Adolescent abortion

Less then twenty-five years ago, any women who elected to terminate her pregnancy usually had to resort to illegal, unsanitary, and unsafe means.Abortion was frequently considered a criminal offense committed by the woman and the physician performing the procedure. The Supreme Court cases leading to the legalization of abortion began in 1963 with Griswold v. Connecticut.The court invalidated a Connecticut statute that made possession and use of contraceptives by married couples a criminal offense.The case of Griswold was later expanded to encompass the woman's right not only to prevent but also to terminate her pregnancy.In the case of Roe v. Wade, the court held that state regulation of woman's access to abortion at all times during her pregnancy is impermissible.In finding unconstitutional a Texas statute that did not allow abortion unless it was performed to save the mother's life, the Court eliminated most restrictions on an adult woman's right to an abortion.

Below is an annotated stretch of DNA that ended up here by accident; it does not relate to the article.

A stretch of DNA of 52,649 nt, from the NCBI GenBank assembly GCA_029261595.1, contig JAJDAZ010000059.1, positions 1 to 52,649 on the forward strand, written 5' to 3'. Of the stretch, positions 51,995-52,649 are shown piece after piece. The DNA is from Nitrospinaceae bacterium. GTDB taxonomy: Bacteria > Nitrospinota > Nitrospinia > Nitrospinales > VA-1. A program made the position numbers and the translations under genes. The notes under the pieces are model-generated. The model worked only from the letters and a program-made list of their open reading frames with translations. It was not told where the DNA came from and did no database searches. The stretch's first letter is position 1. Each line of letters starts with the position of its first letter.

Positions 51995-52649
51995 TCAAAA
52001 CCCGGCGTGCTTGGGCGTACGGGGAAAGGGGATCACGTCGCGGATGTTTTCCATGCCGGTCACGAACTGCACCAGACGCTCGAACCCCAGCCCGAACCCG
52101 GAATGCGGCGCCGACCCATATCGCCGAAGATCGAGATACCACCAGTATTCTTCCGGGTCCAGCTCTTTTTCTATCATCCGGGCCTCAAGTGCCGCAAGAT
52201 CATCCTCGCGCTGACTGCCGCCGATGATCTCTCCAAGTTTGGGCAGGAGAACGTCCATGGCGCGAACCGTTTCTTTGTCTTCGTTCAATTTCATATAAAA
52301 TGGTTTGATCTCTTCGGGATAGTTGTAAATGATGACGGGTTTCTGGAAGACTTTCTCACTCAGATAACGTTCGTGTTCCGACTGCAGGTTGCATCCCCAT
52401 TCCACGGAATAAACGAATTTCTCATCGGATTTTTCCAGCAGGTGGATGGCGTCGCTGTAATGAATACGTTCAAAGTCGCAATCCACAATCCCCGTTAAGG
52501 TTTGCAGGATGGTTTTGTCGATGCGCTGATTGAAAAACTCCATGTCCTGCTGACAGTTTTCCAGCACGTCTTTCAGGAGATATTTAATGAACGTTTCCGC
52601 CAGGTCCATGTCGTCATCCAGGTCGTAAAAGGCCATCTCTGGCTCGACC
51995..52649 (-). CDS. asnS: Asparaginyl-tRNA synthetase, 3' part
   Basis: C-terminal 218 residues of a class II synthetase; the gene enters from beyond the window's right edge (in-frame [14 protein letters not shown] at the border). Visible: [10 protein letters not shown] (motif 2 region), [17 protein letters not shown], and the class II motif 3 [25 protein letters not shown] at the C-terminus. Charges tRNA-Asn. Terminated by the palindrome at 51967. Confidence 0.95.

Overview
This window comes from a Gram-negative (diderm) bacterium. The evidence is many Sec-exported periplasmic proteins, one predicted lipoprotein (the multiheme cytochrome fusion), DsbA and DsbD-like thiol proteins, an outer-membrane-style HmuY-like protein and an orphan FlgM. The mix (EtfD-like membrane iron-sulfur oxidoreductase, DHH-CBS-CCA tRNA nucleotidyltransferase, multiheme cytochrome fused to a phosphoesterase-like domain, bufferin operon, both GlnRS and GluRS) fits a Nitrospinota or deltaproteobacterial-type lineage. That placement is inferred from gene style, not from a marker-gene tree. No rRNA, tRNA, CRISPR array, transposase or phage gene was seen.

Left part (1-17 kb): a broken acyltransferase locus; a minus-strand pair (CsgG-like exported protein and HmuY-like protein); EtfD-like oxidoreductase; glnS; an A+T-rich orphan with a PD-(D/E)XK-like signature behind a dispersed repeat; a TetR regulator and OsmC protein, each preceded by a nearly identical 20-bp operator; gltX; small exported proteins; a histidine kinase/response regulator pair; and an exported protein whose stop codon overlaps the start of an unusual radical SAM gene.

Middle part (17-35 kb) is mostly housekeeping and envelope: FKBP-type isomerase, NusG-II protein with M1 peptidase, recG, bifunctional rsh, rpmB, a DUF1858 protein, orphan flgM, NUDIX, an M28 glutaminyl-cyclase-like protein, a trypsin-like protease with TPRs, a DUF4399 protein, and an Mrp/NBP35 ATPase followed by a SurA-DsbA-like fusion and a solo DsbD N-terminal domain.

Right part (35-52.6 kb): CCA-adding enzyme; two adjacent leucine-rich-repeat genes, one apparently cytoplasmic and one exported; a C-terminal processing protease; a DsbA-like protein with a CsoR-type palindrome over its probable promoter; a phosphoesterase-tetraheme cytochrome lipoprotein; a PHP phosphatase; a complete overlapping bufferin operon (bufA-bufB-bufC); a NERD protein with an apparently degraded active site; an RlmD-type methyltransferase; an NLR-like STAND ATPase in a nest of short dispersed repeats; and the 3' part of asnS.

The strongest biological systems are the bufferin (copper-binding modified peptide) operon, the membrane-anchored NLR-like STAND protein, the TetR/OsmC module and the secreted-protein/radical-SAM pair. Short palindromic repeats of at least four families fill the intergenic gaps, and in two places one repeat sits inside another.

According to the book, abortion data are difficult to collect , and national statistics can only be considered estimates.The figures included in this paper are primarily based on the data provided by the Alan Guttmacher Institute (AGI).AGI data are based on national surveys of health institutions and private physicians providing abortion services.
Today, about 40% of the 1.1 million pregnancies of females under the age of twenty annually are terminated by induced abortions.Nearly one-third of all abortions are done on women under the age of twenty. (Melton, 1986:41)
A substantial number and proportion of abortions are obtained by teenagers.In 1981 more than 1 in 4 of the estimated 1,577,340 abortions performed were to teenagers; 6 out of 10 to 15-19 year olds were to teenagers 18-19 years of age.The chart that I included on the following page lists the number and distribution of legal abortions, abortion rates per 1,000 wo…

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